“The ‘Zealotry’ of Pinchas”

by Rabbi Ephraim Z. Buchwald

This week’s parasha, parashat Pinchas, opens with the conclusion of the story that began in last week’s parasha of a tribal leader of Israel who committed a lewd public act with a Midianite woman.

In parashat Pinchas the protagonists are identified as Zimri the son of Salu, a prince of the tribe of Simeon, and Cozbi the daughter of Zur, a Midianite princess.

The Midrash portrays the brazen act of Zimri and Cozbi as a direct challenge to Moses’ authority and personal integrity. The Midrash states that Zimri approached Moses demanding to know whether he could cohabit with Cozbi, the Midianite princess. When Moses categorically prohibited the act, Zimri directly challenged Moses by saying: “Why then were you [Moses] permitted to cohabit with a Midianite woman [Tzipporah]?!”

Of course, Moses’ marriage to Tzipporah had occurred many years before the Torah was given and was therefore not subject to the laws of sanctification through marriage that had been given at Sinai. But Zimri wanted to be provocative, and he clearly succeeded!

Moses obviously felt compromised and seemed unable to respond to Zimri who proceeded to perform a carnal act with Cozbi in front of all the people. Into the void stepped a young relative of Moses, the grandson of his brother Aaron, whose name was Pinchas.

At least according to the Midrash, Pinchas knew well what it meant to be subject to public embarrassment and scorn. The Torah (Leviticus 9) records that on the first day of Nissan, in the second year of the people’s travels in the wilderness, the Tabernacle was sanctified and dedicated. On that same day the priests were invested into the priesthood. Despite being Aaron’s grandson, Pinchas the son of Elazar, was not designated to serve as a priest together with his father and his uncles.

The skeptics of Israel, of whom there are always many, immediately noted the failure of Pinchas to become a priest. Looking for a reason to explain why Pinchas was not invested, they ridiculed him, pointing out that Pinchas was obviously not worthy of the priesthood because, on his mother’s side, he was the grandson of Jethro the idolater, who offered fattened animals as a sacrifice to the idols. They began to refer to Pinchas by the name “Ben Puti,” the son of one who fattens!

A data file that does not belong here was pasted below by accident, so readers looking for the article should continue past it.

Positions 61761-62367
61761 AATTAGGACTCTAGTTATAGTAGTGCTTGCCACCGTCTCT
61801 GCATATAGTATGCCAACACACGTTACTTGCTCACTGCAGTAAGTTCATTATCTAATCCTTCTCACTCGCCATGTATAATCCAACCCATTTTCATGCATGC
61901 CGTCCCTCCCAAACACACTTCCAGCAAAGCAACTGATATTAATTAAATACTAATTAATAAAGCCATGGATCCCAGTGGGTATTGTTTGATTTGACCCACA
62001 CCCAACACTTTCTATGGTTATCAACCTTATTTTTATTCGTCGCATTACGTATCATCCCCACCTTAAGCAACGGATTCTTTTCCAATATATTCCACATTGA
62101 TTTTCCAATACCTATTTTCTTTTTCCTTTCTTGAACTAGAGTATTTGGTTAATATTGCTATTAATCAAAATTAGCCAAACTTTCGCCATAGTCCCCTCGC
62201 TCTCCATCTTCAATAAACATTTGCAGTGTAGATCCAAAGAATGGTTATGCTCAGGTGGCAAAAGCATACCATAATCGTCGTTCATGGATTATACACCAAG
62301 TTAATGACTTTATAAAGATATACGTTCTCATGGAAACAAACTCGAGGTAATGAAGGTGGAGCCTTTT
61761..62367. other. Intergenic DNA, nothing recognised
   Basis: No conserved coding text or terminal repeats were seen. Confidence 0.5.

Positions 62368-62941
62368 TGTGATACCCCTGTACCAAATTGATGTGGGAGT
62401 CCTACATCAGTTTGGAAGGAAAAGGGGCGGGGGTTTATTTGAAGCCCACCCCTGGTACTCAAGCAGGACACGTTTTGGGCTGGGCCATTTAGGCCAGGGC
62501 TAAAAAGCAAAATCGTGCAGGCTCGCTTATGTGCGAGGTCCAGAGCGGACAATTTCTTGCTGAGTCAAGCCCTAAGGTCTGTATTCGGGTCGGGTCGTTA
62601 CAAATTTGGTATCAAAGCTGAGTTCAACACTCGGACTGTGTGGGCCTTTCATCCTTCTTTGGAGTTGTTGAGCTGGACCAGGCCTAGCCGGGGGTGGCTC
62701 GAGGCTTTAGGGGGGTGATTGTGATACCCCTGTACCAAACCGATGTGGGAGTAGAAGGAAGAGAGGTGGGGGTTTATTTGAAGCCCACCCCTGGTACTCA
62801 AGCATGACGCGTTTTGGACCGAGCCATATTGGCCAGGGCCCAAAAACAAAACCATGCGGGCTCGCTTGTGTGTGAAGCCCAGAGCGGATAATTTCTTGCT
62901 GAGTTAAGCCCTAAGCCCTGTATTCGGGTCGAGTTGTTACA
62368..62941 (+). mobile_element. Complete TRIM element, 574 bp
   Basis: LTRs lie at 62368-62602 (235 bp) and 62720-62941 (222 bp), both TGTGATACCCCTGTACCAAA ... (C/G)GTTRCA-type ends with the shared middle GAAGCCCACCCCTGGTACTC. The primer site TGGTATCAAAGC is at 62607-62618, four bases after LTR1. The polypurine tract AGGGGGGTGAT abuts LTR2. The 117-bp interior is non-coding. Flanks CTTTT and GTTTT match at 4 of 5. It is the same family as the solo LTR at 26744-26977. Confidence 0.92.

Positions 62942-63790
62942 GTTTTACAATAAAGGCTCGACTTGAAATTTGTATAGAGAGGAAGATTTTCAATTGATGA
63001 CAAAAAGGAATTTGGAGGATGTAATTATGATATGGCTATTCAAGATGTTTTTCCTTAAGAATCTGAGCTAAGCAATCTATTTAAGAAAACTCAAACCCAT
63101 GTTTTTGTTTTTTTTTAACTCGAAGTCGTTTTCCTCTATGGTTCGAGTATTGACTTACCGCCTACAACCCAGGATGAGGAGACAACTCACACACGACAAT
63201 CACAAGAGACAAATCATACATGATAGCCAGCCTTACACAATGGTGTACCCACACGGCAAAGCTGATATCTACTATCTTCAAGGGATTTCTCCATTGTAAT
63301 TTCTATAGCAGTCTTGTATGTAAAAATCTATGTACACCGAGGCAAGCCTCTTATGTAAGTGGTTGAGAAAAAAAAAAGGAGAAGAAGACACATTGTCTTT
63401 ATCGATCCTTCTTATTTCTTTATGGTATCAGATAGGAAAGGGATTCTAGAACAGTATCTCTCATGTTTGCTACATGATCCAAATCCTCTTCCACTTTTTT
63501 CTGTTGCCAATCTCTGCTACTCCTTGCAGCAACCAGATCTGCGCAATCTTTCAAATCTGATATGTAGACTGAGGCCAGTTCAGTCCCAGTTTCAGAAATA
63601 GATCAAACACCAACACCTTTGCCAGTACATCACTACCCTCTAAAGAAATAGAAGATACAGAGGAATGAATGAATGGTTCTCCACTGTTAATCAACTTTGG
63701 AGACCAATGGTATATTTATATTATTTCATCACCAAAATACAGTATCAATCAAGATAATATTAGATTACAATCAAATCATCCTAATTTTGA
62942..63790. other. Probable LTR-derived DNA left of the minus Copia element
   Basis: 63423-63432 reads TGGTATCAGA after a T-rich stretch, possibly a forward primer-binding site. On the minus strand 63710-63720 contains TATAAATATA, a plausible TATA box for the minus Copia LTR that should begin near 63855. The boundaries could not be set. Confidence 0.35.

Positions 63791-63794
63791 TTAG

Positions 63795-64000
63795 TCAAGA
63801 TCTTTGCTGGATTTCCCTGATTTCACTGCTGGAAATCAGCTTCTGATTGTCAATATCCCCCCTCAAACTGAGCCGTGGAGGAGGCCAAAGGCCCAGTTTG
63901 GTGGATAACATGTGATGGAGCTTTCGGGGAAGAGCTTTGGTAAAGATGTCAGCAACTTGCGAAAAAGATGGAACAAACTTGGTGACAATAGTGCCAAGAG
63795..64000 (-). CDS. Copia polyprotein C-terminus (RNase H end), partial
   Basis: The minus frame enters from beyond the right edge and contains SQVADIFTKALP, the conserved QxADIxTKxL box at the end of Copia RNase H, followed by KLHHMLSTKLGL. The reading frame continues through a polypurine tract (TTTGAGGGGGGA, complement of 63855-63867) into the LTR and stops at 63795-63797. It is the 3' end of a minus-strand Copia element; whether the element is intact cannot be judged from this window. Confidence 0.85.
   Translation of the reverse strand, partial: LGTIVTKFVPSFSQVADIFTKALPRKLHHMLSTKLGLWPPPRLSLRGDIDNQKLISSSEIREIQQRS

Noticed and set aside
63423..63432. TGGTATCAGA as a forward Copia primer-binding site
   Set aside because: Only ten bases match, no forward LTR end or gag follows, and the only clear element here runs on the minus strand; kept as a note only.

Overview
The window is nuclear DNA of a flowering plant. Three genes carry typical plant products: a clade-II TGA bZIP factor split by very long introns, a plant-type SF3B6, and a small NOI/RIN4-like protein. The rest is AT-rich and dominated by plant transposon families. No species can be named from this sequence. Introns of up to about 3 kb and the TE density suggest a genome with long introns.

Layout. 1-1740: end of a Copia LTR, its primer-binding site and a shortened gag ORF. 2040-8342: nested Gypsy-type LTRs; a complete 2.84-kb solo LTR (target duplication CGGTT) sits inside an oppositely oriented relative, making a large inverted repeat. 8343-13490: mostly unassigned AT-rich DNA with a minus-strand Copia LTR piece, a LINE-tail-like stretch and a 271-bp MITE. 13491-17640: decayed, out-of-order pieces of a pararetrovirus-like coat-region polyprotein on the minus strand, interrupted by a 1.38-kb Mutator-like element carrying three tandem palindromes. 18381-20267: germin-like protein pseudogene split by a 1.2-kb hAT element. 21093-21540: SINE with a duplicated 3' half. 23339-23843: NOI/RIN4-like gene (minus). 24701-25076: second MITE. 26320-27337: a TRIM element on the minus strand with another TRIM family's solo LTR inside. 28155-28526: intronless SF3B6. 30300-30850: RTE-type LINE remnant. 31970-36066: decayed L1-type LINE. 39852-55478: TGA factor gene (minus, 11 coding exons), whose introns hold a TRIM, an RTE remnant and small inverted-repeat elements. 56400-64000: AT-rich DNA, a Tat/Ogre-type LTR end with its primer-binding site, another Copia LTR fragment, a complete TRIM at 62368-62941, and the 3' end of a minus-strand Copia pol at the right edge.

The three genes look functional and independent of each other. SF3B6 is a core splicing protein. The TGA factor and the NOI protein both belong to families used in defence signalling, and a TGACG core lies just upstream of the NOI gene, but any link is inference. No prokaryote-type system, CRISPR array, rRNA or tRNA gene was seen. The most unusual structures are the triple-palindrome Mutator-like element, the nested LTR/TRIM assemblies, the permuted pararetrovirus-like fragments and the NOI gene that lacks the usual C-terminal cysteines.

Obviously stunned by the actions of Zimri and Cozbi, neither Moses, Aaron or any of the seventy elders who witnessed the travesty responded to this brazen challenge. Pinchas, who had spent much of his life fending off critics and attackers, felt compelled to step in to defend the dignity of G-d and Moses.

The Al-mighty subsequently rewards Pinchas for his heroic actions with a “Brit Shalom” (Numbers 25:12), G-d’s covenant of peace, as well as “Brit K’hoo’not Olam (Numbers 25:13), the covenant of an eternal priesthood, because of the vengeance that he exacted on the enemies of G-d, as well as for bringing about atonement for the sins of the Children of Israel.

Through his courageous act, Pinchas showed that he was not at all a zealot, but rather a seeker of peace. Pinchas’ actions were motivated by his concern that Zimri’s act of immorality would cause resounding harm to the people. A plague had broken out among the people and Pinchas felt compelled to act in order to save the nation. It was because of Pinchas that the plague that had struck the people of Israel was now stayed. In this way, Pinchas showed that he was a faithful descendant of his grandfather Aaron, a lover of peace, a pursuer of peace, who deeply loves G-d’s creatures and brings them closer to heaven (Ethics of the Fathers, 1:12).

Pinchas’ life can be compared to the verse in the Hallel prayer, (Psalms 118:22): “Eh’ven muh’ah’soo ha’bonim hoy’ta l’rosh pee’nah,” the stone that the builders rejected has become the chief cornerstone. While thousands of men and women witnessed the outrageous act of Zimri and Cozbi, not one had the courage to speak up or to act. Suddenly, out of the shadows, Pinchas emerges to seize the moment and respond to the crisis.

It is therefore not surprising that, according to the mystical tradition, Pinchas is rewarded with eternal life, perpetuated in the spirit of Elijah the prophet.

As the rabbis of the Talmud say: “Yesh koh’neh oh’lamo b’sha’ah achat,” there are those who acquire their entire world in a single moment (Avodah Zara, 10b).

May you be blessed.

The fast of the 17th of Tammuz will be observed this week on Thursday, July 13th, from dawn until nightfall. The fast commemorates the breaching of the walls of Jerusalem, leading to its ultimate destruction.